Date 
Class 
Topics 
W 5/4

39


T 5/3

38

Platonic solids: the five platonic solids, their numerology, and their rotational symmetry groups. Duality between the cube and the octahedron and between the dodecahedron and the icosahedron; the tetrahedron is selfdual. Classification of finite rotation groups. See section 5.9 (Finite subgroups of the rotation group) in Artin’s Algebra for a nice presentation.

Θ 4/28

37

Errorcorrecting codes. Examples: parity check code, repetition code. Linear codes. Hamming distance and Hamming weight (see section 24.1). If the minimimum Hamming weight of a nonzero element in a linear code is at least s + 1 (respectively, 2s + 1) then the code detects (respectively, corrects) s errors: see Theorem 24.1. Hamming’s [7, 4] code constructed using arithmetic in (Z_{2}[x])_{x3 + x + 1}: see code III in section 25A of Childs, A Concrete Introduction to Higher Algebra. Generalizations to [2^{r} – 1, 2^{r} – 1 – r] Hamming codes. See Example in section 24.4 for an alternate construction of the Hamming codes using linear algebra over Z_{2}.

W 4/27

36


T 4/26

35

Example: (Z_{3}[x])_{x2 + 1}, a finite field with 9 elements. The congruence class [x] is a square root of –1, so this field is essentially Z_{3}[i]. One can also show that it is the same as (Z[i])_{3}, the field of residue classes modulo 3 in the Gaussian integers.
Theorem 23.4 (primitive root theorem): if F is a finite field, then its unit group U(F) is cyclic. A primitive root of F is a generator of U(F). There are many proofs of Theorem 23.4: see Prof. Conrad’s notes on the cyclicity of Z_{p}^{×}, a number of which work for finite fields more generally). Most use Theorem 22.8.2 (a polynomial over field has no more than degreemany distinct roots) plus one additional fact. The proof given in class is the third proof of the Conrad notes, and the additional fact is Conrad’s Theorem 3.1 (in a finite abelian group, the order of every element divides the maximal order of any element; see also optional problem (10) on HW #11). The proof in the textbook (basically the first proof of the Conrad notes) uses Theorem 20.9 as the additional fact instead.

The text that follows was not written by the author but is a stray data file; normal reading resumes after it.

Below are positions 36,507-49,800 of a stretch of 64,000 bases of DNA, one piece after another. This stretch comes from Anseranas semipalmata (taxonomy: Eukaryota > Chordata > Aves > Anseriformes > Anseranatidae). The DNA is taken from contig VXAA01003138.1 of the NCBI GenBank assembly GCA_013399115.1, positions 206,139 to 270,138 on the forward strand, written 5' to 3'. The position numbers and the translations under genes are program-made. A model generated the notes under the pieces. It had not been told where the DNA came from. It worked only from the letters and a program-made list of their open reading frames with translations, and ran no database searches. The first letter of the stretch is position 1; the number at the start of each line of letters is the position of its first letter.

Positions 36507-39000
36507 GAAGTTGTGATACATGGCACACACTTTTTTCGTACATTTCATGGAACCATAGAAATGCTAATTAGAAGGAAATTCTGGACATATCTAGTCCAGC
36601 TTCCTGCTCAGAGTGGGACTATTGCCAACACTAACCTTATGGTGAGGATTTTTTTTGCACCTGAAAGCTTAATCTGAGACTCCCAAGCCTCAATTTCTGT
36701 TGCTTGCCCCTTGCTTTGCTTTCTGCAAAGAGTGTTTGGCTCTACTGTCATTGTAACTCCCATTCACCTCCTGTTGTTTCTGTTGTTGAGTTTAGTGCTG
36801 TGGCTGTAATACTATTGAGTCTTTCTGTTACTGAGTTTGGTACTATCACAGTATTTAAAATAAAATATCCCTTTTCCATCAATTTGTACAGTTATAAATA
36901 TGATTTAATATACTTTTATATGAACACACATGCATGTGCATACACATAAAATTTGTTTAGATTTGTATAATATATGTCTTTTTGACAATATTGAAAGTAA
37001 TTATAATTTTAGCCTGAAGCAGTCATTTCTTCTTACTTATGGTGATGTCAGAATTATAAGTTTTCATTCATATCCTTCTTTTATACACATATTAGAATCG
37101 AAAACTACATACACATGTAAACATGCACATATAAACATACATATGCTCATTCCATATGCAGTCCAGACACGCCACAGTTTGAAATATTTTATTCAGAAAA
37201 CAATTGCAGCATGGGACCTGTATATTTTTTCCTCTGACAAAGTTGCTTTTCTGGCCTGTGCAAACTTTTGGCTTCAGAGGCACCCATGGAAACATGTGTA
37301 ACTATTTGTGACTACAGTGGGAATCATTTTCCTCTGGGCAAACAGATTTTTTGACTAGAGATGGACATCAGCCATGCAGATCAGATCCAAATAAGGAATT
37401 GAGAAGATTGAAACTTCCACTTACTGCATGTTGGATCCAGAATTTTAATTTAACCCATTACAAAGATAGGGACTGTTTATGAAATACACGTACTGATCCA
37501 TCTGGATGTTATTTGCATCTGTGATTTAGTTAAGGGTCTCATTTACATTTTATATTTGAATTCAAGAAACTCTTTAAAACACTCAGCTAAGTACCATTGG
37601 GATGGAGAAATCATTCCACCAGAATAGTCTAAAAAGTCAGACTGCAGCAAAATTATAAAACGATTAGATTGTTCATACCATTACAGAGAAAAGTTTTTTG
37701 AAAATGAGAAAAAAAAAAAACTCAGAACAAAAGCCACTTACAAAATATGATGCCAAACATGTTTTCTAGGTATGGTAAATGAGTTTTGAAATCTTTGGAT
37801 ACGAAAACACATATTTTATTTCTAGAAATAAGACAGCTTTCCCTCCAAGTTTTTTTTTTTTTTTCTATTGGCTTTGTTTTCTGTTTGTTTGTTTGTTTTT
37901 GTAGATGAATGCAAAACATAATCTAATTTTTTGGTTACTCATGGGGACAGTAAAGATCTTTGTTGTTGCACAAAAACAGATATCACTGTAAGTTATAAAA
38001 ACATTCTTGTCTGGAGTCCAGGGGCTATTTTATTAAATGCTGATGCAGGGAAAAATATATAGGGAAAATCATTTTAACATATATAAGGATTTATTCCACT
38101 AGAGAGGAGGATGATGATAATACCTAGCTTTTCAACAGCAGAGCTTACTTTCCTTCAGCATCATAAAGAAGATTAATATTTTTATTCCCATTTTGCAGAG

Public key cryptography. DiffieHellman secret sharing: first published publickey protocol, 1976. RSA public crypography, 1978. See chapter 7 of Judson.

Θ 4/21

34

Consquences of division algorithm in F[x] for a field F.
 Chain of reasoning: Division algorithm implies Euclid’s algorithm (section 22.6), which implies Bézout’s lemma (Theorem 22.6), which implies the fundamental lemma (Exercise 22.7.4), which implies unique factorization into irreducibles (Theorem 22.7).
 Congruence modulo a polynomial f(x) is an equivalence relation, and addition and multiplication is well defined on the resulting set of residue classes. Thus (F[x])_{f(x)} is a commuative ring, and the division algorithm implies that its elements are in bijection with polynomials in F[x] of degree < deg f(x).
 If f(x) is irreducible in F[x], then (F[x])_{f(x)} is a field (use Bézout’s lemma).
 In particular, if p is prime and π(x) is an irreducible polynomial in Z_{p}[x] of degree n, then (Z_{p}[x])_{π(x)} is a finite field of p^{n} elements (Theorem 23.3).
 Stated but not proved in class: Every finite field has p^{n} elements for some prime p and some n ≥ 1 (section 23.2), and every such finite field can be represented as (Z_{p}[x])_{π(x)} for some irreducible π(x) of degree n in Z_{p}[x] (follows from Theorem 23.4). Moreover, up to isomorphism there is a unique field of size p^{n} for each prime power p^{n} (existence: Theorem 23.9).